The very rich also win with a change to the estate tax. Currently, estates worth $5,490,000 pay a 40% federal tax on inherited property (in 2013, this affected 0.2% of estates, or around 4,700 of the 2.6 million total deaths in the United States). Now, estates of up to $10 million will be exempted from the tax. So if you stand to inherit an estate between $5.5 and $10 million, congrats on your new tax break.
For businesses, it's all good news. The corporate rate will drop from 35% to 21% next year. Plus, individuals will be able to deduct 20% of their qualified business income from a partnership, S corporation or sole proprietorship (also known as pass-through income ).
Corporate tax cuts are permanent, while the personal provisions expire after 2025 (Republicans have said they will renew them when the time comes). The Tax Policy Center estimates that 53% of people will actually pay more in taxes by 2027.
How the Tax Bill Will Be Paid For
The bill adds over $1.46 trillion to deficits over a decade, according to the nonpartisan Joint Committee on Taxation, with virtually no mechanisms to offset those losses.
House Speaker Paul Ryan has long wanted to cut social programs and pursue "entitlement reform," which means cuts to Medicare and Medicaid, and has said he will look at those to reduce the deficit. Senator Marco Rubio, too, has said Medicare and Social Security will need to be rejiggered to pay for the deficit created by cutting taxes, "in a way that doesn't impact current retirees or people about to retire, but in a way that would probably impact it for me and people younger than me." (Trump has repeatedly said he will not touch the programs.)
This is another criticism of the bill: It is true that the average person will get $1,600 cut for 2018. (You can use this calculator to get a better idea of how you'll specifically be affected.) But it's also true that if the increased deficit resultant from the bill is used as the reason to restructure Social Security and Medicare, younger people are likely going to be out a lot more than $1,600.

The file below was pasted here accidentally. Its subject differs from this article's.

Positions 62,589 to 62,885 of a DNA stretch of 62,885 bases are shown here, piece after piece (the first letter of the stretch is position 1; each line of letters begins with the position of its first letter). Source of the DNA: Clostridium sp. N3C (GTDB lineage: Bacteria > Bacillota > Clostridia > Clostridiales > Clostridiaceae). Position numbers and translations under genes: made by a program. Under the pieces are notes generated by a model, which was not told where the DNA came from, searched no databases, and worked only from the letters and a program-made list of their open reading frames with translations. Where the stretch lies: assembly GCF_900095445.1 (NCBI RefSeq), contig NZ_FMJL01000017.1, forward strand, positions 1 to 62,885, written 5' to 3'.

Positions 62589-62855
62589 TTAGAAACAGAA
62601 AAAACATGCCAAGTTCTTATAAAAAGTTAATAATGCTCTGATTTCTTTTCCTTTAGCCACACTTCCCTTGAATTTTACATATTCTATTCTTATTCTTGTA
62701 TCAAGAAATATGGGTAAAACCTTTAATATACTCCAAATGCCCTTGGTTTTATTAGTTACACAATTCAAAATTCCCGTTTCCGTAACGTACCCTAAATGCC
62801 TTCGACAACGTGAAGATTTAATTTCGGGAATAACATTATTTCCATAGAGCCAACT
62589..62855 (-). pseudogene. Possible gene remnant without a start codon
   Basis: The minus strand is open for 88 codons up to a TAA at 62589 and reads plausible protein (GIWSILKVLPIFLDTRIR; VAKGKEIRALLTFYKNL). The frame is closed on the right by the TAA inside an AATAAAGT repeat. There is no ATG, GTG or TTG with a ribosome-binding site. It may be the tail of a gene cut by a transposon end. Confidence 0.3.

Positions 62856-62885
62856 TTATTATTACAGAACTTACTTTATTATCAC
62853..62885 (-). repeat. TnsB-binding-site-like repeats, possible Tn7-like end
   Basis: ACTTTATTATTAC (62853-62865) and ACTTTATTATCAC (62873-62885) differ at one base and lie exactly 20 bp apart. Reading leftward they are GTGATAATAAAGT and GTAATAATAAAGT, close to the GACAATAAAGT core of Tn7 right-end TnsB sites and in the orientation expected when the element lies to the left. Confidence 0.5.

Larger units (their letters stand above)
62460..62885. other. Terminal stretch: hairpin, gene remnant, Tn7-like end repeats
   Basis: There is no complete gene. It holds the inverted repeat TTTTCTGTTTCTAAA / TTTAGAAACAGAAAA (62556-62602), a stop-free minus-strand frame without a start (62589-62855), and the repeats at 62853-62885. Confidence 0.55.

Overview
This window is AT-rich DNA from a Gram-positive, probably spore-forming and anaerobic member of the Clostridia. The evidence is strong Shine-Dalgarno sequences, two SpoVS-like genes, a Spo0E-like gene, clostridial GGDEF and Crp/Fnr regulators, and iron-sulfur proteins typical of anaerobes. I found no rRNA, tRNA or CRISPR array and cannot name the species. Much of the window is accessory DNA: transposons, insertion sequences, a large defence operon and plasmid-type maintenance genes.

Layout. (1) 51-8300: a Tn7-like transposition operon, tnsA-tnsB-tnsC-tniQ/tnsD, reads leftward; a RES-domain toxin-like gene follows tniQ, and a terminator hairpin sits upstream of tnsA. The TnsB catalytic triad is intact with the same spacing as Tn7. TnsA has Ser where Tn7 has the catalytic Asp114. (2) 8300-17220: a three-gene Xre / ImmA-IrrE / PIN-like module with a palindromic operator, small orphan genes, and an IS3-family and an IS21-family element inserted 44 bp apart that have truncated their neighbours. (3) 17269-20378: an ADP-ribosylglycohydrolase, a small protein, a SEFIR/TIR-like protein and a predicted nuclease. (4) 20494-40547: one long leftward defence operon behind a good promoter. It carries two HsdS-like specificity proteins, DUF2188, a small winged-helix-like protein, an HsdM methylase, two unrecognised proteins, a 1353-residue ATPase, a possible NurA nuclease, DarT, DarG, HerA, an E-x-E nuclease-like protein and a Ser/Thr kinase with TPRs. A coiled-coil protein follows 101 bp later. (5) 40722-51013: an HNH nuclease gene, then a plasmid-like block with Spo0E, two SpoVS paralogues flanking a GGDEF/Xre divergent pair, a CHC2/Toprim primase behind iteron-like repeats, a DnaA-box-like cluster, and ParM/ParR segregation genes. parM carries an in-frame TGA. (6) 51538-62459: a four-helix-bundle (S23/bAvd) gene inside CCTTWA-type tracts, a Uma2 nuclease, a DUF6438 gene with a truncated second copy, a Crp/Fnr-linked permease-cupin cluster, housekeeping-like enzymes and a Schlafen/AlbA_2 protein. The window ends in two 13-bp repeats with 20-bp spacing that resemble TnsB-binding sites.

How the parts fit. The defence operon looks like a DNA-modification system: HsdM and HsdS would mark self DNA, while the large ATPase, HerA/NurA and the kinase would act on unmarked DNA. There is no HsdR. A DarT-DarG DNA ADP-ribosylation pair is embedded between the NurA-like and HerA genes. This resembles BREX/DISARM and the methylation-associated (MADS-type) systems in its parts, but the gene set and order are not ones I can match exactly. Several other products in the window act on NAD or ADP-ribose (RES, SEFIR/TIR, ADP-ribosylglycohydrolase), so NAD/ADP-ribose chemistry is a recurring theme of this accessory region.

There's also the repeal of the individual mandate to consider. The CBO estimates that poor people will end up paying more than whatever tax relief they receive because "average premiums in the individual market would increase by about 10 percent" as healthy people forego coverage. For a family of four that does not receive a subsidy, that means an annual premium increase of $1,990 for benchmark plan coverage, according to the Center for American Progress.
You can see the effects of this in the table above, where positive numbers indicate increased taxes or spending: The poorest will spend more, while most of the gains go to the richest families.
How It Will Affect the Economy
Supporters of the bill swear that cutting taxes for corporations will supercharge the economy, encouraging businesses to increase wages and reinvest in the U.S. Many people are, rightfully, skeptical of this.
Some companies have announced one-time bonuses to some employees since the bill passed, crediting the tax bill with their ability to do so. The truth, as always, is more complicated. For example, just as AT&T gave $200 million in holiday bonuses last week, it's been cutting potentially thousands of jobs . And a bonus isn't the same as a raise.
It's more likely that the cuts will benefit shareholders and investors, as Wells Fargo CEO Tim Sloan said , in the form of shareholder payouts. In fact, executives already told us what they would do with the money they save, and it wasn't invest in their employees: a Bank of America Merrill Lynch survey this summer of more than 300 U.S. corporations asked what they would do if tax legislation allowed them to bring money held overseas back to the U.S. at a low tax rate, which the bill does. The top answers were: paying down debt, repurchasing stocks, and mergers.
So older, wealthier people earning money off of investments will doubly luck out: they'll reap the benefits while facing none of the future consequences of the cuts. For younger Americans, it won't shake out as well.